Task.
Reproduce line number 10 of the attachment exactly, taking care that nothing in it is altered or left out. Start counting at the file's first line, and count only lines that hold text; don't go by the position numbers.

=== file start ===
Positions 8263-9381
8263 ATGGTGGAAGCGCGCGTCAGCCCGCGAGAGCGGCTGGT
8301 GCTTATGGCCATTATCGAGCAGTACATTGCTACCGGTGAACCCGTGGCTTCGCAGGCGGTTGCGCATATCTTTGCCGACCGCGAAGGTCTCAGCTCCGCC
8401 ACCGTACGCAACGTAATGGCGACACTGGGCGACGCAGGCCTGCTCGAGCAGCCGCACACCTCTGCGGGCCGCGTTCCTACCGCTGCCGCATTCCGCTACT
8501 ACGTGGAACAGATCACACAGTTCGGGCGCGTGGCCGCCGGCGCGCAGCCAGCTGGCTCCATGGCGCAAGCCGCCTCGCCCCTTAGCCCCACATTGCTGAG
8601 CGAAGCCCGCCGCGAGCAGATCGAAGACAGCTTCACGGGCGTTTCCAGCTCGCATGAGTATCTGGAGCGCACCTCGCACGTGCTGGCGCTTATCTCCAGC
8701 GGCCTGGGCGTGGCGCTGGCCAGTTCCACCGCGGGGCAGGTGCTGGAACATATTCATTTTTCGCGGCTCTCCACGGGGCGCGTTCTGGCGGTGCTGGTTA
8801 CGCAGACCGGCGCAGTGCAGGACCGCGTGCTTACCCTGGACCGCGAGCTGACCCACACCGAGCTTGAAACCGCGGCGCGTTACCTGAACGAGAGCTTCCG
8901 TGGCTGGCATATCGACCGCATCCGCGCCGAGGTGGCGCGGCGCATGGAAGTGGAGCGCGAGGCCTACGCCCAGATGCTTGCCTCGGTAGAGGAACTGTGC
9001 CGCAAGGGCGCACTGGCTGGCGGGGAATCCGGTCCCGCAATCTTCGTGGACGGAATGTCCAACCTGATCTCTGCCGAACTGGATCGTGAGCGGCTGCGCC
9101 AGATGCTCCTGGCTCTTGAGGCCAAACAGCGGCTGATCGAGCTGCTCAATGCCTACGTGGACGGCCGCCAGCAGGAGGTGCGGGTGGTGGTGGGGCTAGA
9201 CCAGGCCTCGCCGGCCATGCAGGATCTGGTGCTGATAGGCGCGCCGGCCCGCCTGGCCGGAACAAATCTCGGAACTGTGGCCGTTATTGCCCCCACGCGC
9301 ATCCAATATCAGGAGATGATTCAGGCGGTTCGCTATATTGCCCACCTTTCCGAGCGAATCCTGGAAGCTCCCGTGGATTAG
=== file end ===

9001 CGCAAGGGCGCACTGGCTGGCGGGGAATCCGGTCCCGCAATCTTCGTGGACGGAATGTCCAACCTGATCTCTGCCGAACTGGATCGTGAGCGGCTGCGCC